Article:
OSLO, Nov. 1 (Xinhua) -- The European Union (EU) believes vessels from its member nations have the right to catch as many snow crabs around the Arctic archipelago of Svalbard as Norwegian vessels, which might lead to strong confrontations, news agency NTB reported Wednesday.
Norway, on the other hand, does not allow fishermen from the EU to catch snow crabs in the fishing zone outside Svalbard without a quota exchange agreement.
Negotiations have been held for months without positive outcome, NTB reported.
Norway has proposed to discuss the matter in connection with the regular fisheries negotiations between Norway and the EU, which are to take place in western Norwegian city of Bergen from Nov. 27 to Dec. 1.
The EU, however, wishes to keep this topic aside and hopes for a special scheme for the catching of snow crabs, NTB quoted a spokesman for the European Commission as saying.
The EU has also rejected a solution in the form of quota exchange agreement that was proposed by Norway. In that case Norway would get something in return for every single snow crab caught by EU vessels.
This year Norway has held a quota of 500 tonnes of snow crabs for possible exchange agreement, while eight times as much - 4,000 tonnes - have been handed over to Norwegian vessels.
According to the Svalbard Treaty of 1920, the archipelago is under Norwegian sovereignty, but the signatory countries have equal rights to exploit its natural resources on the land and its territorial waters.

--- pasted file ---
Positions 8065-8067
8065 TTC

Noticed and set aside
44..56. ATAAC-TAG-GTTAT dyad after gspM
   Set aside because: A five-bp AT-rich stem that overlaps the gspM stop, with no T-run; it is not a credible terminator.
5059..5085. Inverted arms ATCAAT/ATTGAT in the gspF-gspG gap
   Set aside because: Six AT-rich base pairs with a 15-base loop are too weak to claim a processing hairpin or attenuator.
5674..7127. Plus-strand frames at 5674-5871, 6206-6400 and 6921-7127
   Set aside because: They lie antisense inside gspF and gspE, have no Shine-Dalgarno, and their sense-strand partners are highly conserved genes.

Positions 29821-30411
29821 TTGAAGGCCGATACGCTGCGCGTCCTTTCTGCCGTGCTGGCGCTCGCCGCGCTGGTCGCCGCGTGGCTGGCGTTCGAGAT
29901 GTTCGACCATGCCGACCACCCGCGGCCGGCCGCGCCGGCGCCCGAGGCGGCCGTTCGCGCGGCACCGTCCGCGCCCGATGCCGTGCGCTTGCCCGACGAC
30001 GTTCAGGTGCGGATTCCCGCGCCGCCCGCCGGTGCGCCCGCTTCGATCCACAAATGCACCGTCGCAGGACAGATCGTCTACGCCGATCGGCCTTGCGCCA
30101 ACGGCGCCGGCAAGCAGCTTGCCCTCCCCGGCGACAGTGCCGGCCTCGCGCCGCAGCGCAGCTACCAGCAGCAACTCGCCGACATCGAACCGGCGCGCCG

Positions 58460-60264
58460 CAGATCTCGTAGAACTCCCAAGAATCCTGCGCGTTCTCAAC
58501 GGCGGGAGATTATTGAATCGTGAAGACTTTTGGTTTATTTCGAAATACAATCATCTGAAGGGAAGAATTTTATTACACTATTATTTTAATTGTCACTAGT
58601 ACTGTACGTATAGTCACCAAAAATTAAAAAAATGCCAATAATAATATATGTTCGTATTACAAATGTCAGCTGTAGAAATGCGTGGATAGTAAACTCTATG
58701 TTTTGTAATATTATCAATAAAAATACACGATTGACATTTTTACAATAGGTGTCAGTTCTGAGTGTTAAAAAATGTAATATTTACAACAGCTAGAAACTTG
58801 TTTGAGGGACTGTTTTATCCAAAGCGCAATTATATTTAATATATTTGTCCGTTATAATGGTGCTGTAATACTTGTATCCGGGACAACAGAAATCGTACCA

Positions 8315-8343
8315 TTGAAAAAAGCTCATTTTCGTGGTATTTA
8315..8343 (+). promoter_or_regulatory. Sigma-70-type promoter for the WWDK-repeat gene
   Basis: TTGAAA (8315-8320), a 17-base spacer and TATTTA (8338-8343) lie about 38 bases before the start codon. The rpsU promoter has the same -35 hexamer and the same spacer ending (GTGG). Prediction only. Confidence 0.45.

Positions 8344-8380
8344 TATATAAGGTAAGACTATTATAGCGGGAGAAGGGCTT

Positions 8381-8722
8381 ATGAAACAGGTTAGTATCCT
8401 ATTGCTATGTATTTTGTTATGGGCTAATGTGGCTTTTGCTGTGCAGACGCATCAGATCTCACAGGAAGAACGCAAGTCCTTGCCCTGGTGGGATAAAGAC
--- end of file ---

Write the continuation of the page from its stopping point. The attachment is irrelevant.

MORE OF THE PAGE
The dispute is mainly about whether the Svalbard Treaty is in effect outside the 12-nautical-mile (22.2 km) territorial sea. Norway has established a regulated fishery in a 200-nautical-mile (370 km) zone around Svalbard.
The EU has insisted on its interpretation of the Svalbard Treaty, saying it gives all parties of the treaty equal rights to fish in the waters around Svalbard.
Norway, on the other hand, regards only the area that is 12 nautical miles from land as territorial waters. It says the rule of equal treatment does not apply in the fishing zone outside this area.
Relatively new in the area, snow crab was first observed in the Barents Sea by Russian researchers in 1996, and since then the number has continually increased.
After experts assumed that the species can eventually become a lucrative industry for Norway, the country regulated the catch three years ago, excluding the EU vessels.
However, the EU has decided to respond to the Norwegian fishing ban by unilaterally issuing 20 licenses to EU vessels. Eleven of these went to Latvia, while the rest went to Lithuania, Poland, Estonia and Spain.
Law of the Sea experts have also pointed out that the ultimate consequence of the EU's interpretation of the Svalbard Treaty could also lead to Norway having to give up oil and gas resources in the area.